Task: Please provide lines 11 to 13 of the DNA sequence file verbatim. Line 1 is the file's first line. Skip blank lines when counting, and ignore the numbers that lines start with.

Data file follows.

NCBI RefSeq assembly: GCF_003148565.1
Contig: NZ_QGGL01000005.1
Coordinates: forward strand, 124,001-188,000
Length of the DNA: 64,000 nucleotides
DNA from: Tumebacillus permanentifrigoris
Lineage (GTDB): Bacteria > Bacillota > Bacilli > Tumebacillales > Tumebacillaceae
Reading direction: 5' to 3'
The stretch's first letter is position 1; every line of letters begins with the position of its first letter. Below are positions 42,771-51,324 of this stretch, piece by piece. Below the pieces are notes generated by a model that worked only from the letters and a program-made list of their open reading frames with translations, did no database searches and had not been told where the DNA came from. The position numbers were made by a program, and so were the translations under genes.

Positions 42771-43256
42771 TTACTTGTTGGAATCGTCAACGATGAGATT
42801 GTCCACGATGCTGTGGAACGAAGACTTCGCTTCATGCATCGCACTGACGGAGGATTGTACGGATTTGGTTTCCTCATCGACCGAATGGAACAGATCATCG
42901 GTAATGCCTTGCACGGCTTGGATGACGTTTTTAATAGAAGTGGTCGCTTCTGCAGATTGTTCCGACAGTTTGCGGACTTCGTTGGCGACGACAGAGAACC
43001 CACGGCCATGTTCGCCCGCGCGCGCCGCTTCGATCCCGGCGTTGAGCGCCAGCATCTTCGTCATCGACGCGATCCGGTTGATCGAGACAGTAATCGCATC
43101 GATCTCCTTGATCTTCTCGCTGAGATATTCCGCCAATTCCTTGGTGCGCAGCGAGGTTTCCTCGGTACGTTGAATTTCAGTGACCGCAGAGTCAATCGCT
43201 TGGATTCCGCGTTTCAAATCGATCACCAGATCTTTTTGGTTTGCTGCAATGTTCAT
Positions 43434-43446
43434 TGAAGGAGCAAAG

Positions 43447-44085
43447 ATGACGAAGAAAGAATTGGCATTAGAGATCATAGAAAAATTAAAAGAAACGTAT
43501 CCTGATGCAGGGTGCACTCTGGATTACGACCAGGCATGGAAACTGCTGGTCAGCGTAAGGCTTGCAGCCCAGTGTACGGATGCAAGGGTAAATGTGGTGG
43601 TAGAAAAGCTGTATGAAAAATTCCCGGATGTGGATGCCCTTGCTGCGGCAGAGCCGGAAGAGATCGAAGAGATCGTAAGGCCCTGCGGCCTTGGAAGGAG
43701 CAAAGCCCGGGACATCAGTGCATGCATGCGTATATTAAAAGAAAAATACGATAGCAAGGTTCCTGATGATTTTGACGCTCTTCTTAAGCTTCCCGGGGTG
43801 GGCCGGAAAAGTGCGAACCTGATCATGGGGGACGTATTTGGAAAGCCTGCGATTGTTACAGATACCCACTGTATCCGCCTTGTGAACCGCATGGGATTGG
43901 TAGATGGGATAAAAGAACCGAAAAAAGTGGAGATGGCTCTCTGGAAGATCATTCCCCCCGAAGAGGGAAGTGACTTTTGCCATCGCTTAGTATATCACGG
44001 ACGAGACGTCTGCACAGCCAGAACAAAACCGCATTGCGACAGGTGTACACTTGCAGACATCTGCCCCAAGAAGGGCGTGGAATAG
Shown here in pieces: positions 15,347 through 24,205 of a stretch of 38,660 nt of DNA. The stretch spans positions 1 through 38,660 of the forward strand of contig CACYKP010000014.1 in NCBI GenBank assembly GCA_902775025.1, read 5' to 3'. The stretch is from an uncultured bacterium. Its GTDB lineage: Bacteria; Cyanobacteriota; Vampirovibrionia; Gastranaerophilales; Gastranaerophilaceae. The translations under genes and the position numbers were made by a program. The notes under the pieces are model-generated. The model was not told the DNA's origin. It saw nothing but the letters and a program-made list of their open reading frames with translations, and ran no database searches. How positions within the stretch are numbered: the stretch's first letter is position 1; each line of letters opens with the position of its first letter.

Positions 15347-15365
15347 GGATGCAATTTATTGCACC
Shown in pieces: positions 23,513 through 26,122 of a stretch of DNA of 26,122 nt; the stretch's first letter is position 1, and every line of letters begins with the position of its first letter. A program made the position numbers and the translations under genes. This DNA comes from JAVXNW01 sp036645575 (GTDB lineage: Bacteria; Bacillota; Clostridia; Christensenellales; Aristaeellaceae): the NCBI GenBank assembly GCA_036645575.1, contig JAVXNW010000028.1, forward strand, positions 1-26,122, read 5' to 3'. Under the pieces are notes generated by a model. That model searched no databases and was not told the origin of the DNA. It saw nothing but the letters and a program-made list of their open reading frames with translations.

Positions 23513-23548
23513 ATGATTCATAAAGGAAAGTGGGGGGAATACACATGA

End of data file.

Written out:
42801 GTCCACGATGCTGTGGAACGAAGACTTCGCTTCATGCATCGCACTGACGGAGGATTGTACGGATTTGGTTTCCTCATCGACCGAATGGAACAGATCATCG
42901 GTAATGCCTTGCACGGCTTGGATGACGTTTTTAATAGAAGTGGTCGCTTCTGCAGATTGTTCCGACAGTTTGCGGACTTCGTTGGCGACGACAGAGAACC
43001 CACGGCCATGTTCGCCCGCGCGCGCCGCTTCGATCCCGGCGTTGAGCGCCAGCATCTTCGTCATCGACGCGATCCGGTTGATCGAGACAGTAATCGCATC